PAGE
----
Fear and Sonship

What role does godly fear play in the life of the believer?

“When we fail to understand or believe the doctrine of adoption we live as orphans and slaves. The fear that we will exhibit will necessarily be servile or slavish fear. The heart that has come to know that the Father has loved us and has “received into the number,” and had given us “a right to all the privileges of the sons of God (WSC 34), is a heart that will fear God with that precious gift of “filial fear.”


On a prima facia reading, the Scriptures seem to give us contradictory statements about the roll of fear in the life of the believer. On the one hand we are called to fear the Lord (e.g. Lev. 25:17; Deut. 6:2; 1 Samuel 12:14; 2 Kings 17:39; Psalm 2:11; etc.) and on the other hand we are told, “There is no fear in love; but perfect love casts out fear, because fear involves torment. But he who fears has not been made perfect in love” (1 John 4:18). So how are we to explain the difference between the two kinds of fear that are taught in Scripture? And, what roll is fear to play in the believer rendering obedience unto God?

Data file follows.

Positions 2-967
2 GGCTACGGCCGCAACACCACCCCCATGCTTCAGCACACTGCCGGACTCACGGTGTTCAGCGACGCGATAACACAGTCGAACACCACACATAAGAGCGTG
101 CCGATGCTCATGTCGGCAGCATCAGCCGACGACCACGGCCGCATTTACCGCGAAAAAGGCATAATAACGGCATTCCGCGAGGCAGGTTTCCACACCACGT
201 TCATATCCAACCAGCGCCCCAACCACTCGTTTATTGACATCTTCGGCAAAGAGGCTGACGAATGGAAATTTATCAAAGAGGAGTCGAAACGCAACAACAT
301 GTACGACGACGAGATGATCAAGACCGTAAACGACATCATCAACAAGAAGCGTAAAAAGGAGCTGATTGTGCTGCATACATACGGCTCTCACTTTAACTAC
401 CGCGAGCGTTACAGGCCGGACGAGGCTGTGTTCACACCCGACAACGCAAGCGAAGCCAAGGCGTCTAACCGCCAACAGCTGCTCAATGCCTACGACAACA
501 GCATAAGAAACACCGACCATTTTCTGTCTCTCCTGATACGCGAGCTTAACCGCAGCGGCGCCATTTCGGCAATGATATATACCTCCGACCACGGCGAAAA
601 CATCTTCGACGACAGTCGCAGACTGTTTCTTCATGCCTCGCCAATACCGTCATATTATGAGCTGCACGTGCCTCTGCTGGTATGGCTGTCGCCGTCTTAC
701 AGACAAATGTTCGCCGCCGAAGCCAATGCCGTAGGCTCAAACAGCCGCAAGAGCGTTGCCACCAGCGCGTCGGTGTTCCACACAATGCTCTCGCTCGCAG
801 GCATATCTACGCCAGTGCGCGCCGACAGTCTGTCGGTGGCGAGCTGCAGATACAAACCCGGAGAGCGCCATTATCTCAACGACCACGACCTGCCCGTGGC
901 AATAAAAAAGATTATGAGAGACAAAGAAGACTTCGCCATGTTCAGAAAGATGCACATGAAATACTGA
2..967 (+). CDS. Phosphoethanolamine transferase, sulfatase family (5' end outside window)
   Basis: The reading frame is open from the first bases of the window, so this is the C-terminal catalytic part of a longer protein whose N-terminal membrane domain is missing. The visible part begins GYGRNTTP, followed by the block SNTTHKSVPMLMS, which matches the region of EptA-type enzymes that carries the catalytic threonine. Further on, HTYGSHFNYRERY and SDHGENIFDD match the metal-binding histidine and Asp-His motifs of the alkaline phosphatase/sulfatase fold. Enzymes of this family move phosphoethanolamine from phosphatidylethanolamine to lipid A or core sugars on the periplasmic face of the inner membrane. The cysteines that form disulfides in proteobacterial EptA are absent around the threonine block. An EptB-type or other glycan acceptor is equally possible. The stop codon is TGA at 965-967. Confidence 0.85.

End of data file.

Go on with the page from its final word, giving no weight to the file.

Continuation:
There are many who have insisted that the true believer, because he or she is called to “tremble at the threatenings, and embrace the promises of God” (WCF 14.2), should be one who constantly lives in fear of the wrath and judgment of God. Sinclair Ferguson has helpfully explained that many who are most zealous to uphold the force of the warnings of Scripture are also the most susceptible of failing into a “He loves me; He loves me not” kind of mentality regarding their relationship with God. “It is as if” he suggested, “they believe that God is tryinging to convince His children that they are not really His children. This is a mistake of monumental proportions. It is unthinkable that any earthly father would do such a thing to His children, and yet we allow ourselves to fall into this fatal error.” In fact, in chapter 20 of the Westminster Confession of Faith, the Divines make the the following important distinction between “slavish fear” and “childlike love” when they exposit the liberty that the children of God are called to enjoy:

The liberty which Christ hath purchased for believers under the gospel consists in their freedom from the guilt of sin, the condemning wrath of God, the curse of the moral law; and in their being delivered from this present evil world, bondage to Satan, and dominion of sin, from the evil of afflictions, the sting of death, the victory of the grave, and everlasting damnation; as also in their free access to God, and their yielding obedience unto him, not out of slavish fear, but a childlike love, and a willing mind.

The contrast between “slavish” or “servile fear” and “filial fear” is one that is not foreign to the history of Reformed thought. Consider the following exposition of 1 John 4:18 by Jonathan Edwards.

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